Stocks and bonds are the basic building blocks of our portfolio. Think of stocks as the offense and bonds as the defense. Bonds are basically loans to a government entity or company that are paid back over time. Depending on how creditworthy the borrower is and how long the borrower will take to repay the loan, bonds can be relatively safe investments, or carry more risk. The two big factors that help investors classify bonds are referred to as quality and maturity. (more…)
What’s the best asset mix for you? You already know that your two major options are stocks and bonds. The choice between them represents a basic tradeoff: growth vs. stability. Investing in stocks is more likely to produce higher returns than investing in bonds, but with more volatility. (more…)
There is practically universal opinion that interest rates will rise in the future, and that bond portfolios will suffer painful losses when this happens. At Merriman, we think the financial news media has blown this story way out of proportion, with inflammatory headlines designed to capture attention. Narratives include “the coming bloodbath for bond holders” and “the imminent bursting of the 30-year bond bubble.”
Our Chief Investment Officer, Dennis Tilley, recently wrote an article detailing three reasons why we’re not worried about rising interest rates. Here’s a quick summary:
1. The Experts and Consensus Are Often Wrong
History provides countless examples of when experts and/or a super-consensus have been wrong about the future of stock and bond movements. This is why we don’t use market predictions to manage client portfolios.
2. A Portfolio Duration of Four to Five Years Is Optimal
The sweet spot duration for Merriman investors holding bonds is in the maturity range of four to five years. This intermediate duration provides a nice compromise of offering overall portfolio stability, market crisis/deflation/recession protection, a long-term real return above inflation and – perhaps most importantly – the ability to quickly adapt to a rising-rate environment. With this duration, we believe our clients don’t have to worry about rising interest rates. The article provides more detail and charts illustrating this point.
3. Rising Rates Signal an Improving Economy
Finally, rising interest rates are likely to coincide with an economy that is improving, which is generally good for stocks. Yes, temporarily, bonds will lose value due to rising yields. However, we expect only single digit losses from our bond portfolio, not the “bloodbath” that some pundits seem to think will happen.
Please share your view of convertible bonds as an asset class for folks entering retirement.
Convertible bonds are a unique asset class in that they have features of both stocks and bonds. They are often referred to as “hybrid” securities. This, along with their typically sub-par credit rating, is why they do not fit into our bond portfolio.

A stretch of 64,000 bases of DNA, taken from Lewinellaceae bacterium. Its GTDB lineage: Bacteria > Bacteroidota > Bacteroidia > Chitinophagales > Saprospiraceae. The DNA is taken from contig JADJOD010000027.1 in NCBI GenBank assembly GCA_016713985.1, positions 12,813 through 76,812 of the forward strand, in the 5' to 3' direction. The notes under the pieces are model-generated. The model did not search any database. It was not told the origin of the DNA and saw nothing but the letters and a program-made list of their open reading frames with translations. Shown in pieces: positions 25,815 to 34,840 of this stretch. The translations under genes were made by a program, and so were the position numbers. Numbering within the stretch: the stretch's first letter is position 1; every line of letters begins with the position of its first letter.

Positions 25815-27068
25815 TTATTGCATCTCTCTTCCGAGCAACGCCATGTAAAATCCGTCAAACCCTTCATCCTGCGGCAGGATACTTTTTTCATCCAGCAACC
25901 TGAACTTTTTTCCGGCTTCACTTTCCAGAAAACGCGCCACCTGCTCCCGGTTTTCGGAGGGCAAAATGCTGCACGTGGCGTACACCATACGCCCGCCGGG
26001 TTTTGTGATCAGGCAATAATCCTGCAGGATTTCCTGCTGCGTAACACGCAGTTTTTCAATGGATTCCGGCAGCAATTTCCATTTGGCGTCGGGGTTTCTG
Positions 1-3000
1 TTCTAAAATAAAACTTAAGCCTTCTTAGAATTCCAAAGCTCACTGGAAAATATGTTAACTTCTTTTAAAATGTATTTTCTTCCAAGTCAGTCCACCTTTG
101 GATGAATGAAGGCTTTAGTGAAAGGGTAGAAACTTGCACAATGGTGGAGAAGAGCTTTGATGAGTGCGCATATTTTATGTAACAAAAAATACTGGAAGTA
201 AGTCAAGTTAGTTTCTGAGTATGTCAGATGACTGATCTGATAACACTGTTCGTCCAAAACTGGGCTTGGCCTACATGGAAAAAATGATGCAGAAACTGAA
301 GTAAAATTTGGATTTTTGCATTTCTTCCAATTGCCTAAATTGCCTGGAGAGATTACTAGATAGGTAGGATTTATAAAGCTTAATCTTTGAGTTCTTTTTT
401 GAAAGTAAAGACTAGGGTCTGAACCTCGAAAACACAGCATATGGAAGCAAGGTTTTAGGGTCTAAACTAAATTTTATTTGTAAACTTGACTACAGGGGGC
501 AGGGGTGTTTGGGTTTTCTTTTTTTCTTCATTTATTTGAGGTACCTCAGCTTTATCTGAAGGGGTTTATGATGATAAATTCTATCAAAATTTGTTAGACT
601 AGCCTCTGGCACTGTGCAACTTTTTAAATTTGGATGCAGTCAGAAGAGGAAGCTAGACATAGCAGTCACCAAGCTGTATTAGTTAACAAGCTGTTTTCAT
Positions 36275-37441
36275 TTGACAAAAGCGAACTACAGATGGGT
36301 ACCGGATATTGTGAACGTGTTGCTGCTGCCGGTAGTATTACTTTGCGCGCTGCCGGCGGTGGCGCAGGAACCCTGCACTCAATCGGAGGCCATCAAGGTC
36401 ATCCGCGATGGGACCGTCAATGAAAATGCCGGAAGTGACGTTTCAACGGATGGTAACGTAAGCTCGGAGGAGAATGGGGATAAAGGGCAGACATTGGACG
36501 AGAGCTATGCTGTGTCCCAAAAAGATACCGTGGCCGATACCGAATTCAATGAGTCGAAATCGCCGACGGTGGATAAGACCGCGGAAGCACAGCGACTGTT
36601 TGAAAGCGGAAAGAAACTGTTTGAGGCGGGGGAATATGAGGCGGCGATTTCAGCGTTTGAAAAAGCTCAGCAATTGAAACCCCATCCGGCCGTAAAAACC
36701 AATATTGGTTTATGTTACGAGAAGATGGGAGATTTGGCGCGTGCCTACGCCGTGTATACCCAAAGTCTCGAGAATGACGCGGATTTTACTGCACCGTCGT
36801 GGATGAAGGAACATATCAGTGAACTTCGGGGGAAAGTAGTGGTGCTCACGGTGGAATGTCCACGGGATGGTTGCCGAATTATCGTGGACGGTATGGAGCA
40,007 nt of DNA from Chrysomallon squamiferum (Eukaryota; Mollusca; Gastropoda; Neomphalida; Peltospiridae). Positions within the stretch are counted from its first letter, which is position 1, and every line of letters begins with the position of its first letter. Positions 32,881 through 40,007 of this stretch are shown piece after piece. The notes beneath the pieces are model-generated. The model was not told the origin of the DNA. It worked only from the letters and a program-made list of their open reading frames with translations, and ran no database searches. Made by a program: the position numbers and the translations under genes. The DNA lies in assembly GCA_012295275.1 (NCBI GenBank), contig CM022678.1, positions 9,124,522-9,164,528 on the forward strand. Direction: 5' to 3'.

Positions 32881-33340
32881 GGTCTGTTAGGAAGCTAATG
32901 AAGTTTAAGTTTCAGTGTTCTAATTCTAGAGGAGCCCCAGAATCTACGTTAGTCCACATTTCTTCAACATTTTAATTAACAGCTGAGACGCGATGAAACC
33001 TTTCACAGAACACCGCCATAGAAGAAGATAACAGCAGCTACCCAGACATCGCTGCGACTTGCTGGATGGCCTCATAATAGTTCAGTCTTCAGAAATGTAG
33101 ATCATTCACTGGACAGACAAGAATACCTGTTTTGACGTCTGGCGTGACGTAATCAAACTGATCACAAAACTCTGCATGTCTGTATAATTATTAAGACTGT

We prefer to keep the stock and bond components of our portfolios separate. Our bond portfolio is designed to buoy the allocation in times of stock market stress. The potential for convertible bonds to act like stocks does not jive with this logic. If convertibles – due to their hybrid nature – were showing stock-like tendencies when stocks were declining, your portfolio would have much less downside protection. As we have seen in the recent past, it is extremely important that investors maintain some level of protection in their portfolio. We do not believe convertible bonds are the solution. (more…)
At 61 years old, what is the best way to transition from an all stock portfolio to a 60% stock 40% bond portfolio?
This is a difficult question to answer without knowing your specific set of circumstances. To narrow the scope I will assume the following: 1) you will retire at 65, 2) you will take a 4% annual distribution from the portfolio upon retirement, and 3) you are using a globally-diversified portfolio like the one we outline in The Ultimate Buy-and-Hold Strategy.
Regarding the third assumption, it is extremely important to understand that different portfolios have different risk characteristics. A 60% stock 40% bond (60/40) portfolio allocated to the S&P 500 and high-yield junk bonds is entirely different and much riskier than the one discussed in the aforementioned article.
That said, I would make the switch immediately. With four years until retirement you cannot afford to subject the entirety of your portfolio to the risks associated with stocks.
For perspective, consider that the financial crisis cut the average stock portfolio value in half. Taking distributions from an all-stock portfolio during such a time period has disastrous consequences on the longevity of your assets. This is why, as investors near retirement (the distribution phase of a portfolio), they should – as you’ve indicated – consider adding a preservation component (bonds) to their portfolio.
If the goal is to achieve a 60/40 allocation by retirement, many people will initiate the transition process around the time they reach age 50. This longer time frame for transition allows the use of ordinary cash flows and rebalancing opportunities to make it a cost-effective and natural process. Your situation calls for a less subtle shift. Nonetheless, it is a shift in the right direction and, as mentioned above, I would proceed.